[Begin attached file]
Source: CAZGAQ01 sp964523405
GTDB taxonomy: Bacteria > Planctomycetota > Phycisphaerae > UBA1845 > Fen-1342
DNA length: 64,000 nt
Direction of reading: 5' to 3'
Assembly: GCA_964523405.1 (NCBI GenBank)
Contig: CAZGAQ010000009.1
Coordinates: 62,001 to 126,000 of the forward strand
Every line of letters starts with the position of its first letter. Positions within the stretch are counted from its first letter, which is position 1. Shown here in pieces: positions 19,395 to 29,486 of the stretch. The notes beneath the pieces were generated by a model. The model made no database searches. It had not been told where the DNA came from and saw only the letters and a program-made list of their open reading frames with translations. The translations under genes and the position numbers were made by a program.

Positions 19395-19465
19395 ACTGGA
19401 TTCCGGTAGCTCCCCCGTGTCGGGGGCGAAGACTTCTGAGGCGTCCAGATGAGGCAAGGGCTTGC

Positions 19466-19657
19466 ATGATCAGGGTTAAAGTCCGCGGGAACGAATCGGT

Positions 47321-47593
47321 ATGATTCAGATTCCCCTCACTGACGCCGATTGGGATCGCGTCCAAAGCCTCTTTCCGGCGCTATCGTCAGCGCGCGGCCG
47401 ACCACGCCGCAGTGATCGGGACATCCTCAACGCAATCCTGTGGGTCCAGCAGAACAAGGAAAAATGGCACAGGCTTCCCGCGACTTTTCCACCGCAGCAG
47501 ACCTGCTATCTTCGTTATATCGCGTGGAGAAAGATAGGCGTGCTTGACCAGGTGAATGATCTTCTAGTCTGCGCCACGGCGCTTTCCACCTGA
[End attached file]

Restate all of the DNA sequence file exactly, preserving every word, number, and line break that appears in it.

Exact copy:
Source: CAZGAQ01 sp964523405
GTDB taxonomy: Bacteria > Planctomycetota > Phycisphaerae > UBA1845 > Fen-1342
DNA length: 64,000 nt
Direction of reading: 5' to 3'
Assembly: GCA_964523405.1 (NCBI GenBank)
Contig: CAZGAQ010000009.1
Coordinates: 62,001 to 126,000 of the forward strand
Every line of letters starts with the position of its first letter. Positions within the stretch are counted from its first letter, which is position 1. Shown here in pieces: positions 19,395 to 29,486 of the stretch. The notes beneath the pieces were generated by a model. The model made no database searches. It had not been told where the DNA came from and saw only the letters and a program-made list of their open reading frames with translations. The translations under genes and the position numbers were made by a program.

Positions 19395-19465
19395 ACTGGA
19401 TTCCGGTAGCTCCCCCGTGTCGGGGGCGAAGACTTCTGAGGCGTCCAGATGAGGCAAGGGCTTGC

Positions 19466-19657
19466 ATGATCAGGGTTAAAGTCCGCGGGAACGAATCGGT

Positions 47321-47593
47321 ATGATTCAGATTCCCCTCACTGACGCCGATTGGGATCGCGTCCAAAGCCTCTTTCCGGCGCTATCGTCAGCGCGCGGCCG
47401 ACCACGCCGCAGTGATCGGGACATCCTCAACGCAATCCTGTGGGTCCAGCAGAACAAGGAAAAATGGCACAGGCTTCCCGCGACTTTTCCACCGCAGCAG
47501 ACCTGCTATCTTCGTTATATCGCGTGGAGAAAGATAGGCGTGCTTGACCAGGTGAATGATCTTCTAGTCTGCGCCACGGCGCTTTCCACCTGA